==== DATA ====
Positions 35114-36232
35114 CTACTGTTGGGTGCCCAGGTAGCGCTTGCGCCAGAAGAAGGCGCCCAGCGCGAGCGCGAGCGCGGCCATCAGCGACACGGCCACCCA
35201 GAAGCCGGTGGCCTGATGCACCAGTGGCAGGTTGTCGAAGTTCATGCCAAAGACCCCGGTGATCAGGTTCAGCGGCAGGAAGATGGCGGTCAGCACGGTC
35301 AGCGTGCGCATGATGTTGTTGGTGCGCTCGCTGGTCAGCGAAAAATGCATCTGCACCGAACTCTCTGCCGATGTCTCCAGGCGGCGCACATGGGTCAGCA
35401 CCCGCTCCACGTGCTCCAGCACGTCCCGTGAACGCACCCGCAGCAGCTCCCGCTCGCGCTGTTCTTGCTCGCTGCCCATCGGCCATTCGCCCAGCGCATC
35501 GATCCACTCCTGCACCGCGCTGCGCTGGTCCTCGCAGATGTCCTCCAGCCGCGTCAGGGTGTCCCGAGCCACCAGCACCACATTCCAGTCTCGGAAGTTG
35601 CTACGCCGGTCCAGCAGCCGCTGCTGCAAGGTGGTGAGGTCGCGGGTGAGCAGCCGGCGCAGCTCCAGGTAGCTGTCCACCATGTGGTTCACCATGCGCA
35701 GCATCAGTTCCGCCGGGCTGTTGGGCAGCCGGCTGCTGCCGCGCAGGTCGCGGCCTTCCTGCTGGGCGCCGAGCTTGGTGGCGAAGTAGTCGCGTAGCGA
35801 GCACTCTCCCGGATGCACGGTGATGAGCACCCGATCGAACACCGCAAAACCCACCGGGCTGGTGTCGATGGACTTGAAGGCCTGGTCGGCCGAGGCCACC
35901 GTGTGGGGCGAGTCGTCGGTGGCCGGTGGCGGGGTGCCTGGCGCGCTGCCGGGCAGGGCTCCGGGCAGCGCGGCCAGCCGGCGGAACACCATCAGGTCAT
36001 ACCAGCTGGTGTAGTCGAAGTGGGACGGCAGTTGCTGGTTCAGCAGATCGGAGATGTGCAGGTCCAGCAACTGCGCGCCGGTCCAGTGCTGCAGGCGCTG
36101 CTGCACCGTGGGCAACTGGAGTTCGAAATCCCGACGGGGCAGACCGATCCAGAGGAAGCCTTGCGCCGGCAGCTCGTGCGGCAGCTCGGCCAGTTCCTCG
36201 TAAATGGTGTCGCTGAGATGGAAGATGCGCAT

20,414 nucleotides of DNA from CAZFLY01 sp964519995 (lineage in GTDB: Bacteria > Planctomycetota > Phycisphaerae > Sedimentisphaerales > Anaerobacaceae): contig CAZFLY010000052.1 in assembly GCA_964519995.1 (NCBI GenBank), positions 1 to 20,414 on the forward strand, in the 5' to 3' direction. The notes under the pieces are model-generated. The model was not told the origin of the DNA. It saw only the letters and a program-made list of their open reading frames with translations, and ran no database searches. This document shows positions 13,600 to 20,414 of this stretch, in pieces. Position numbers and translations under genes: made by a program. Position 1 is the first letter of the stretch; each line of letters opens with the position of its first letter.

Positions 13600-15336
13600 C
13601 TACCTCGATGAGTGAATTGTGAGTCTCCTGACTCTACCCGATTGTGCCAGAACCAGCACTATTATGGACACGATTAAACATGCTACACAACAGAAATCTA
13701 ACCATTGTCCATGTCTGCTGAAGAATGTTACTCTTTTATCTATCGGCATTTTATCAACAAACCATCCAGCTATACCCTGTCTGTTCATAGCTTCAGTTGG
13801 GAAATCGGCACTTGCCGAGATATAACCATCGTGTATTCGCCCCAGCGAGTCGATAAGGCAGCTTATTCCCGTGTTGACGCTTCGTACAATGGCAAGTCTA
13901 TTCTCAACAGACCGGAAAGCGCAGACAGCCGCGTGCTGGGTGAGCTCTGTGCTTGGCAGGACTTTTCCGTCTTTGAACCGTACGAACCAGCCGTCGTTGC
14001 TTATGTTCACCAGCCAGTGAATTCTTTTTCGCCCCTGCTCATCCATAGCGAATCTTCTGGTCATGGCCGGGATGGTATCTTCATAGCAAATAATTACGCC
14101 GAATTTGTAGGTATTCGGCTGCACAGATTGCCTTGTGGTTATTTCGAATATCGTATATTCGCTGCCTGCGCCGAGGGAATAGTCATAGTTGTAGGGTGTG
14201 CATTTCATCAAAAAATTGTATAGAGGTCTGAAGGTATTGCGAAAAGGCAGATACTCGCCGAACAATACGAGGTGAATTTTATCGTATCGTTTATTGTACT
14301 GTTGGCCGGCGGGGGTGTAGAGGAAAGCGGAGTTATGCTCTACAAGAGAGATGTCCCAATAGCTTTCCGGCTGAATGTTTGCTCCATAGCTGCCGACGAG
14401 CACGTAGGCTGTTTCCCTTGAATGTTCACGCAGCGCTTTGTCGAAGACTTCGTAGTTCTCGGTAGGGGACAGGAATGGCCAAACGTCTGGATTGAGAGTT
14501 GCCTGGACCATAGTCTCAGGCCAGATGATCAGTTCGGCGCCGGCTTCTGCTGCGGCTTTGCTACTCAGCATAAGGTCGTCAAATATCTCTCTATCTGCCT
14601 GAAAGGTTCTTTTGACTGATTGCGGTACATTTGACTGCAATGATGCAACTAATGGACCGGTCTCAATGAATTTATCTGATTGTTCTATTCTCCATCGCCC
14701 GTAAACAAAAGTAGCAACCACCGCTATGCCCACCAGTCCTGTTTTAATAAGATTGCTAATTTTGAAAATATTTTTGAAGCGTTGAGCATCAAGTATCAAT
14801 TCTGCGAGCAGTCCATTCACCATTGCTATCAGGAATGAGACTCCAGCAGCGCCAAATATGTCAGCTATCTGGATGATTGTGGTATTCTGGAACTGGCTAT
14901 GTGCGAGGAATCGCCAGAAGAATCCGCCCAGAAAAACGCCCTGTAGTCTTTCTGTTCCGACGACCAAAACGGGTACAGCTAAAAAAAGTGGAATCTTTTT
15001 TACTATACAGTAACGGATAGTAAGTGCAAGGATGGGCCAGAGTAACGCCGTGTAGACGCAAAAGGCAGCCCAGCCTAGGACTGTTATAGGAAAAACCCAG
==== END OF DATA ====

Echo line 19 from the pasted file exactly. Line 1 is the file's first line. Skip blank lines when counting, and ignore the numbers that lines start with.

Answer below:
13801 GAAATCGGCACTTGCCGAGATATAACCATCGTGTATTCGCCCCAGCGAGTCGATAAGGCAGCTTATTCCCGTGTTGACGCTTCGTACAATGGCAAGTCTA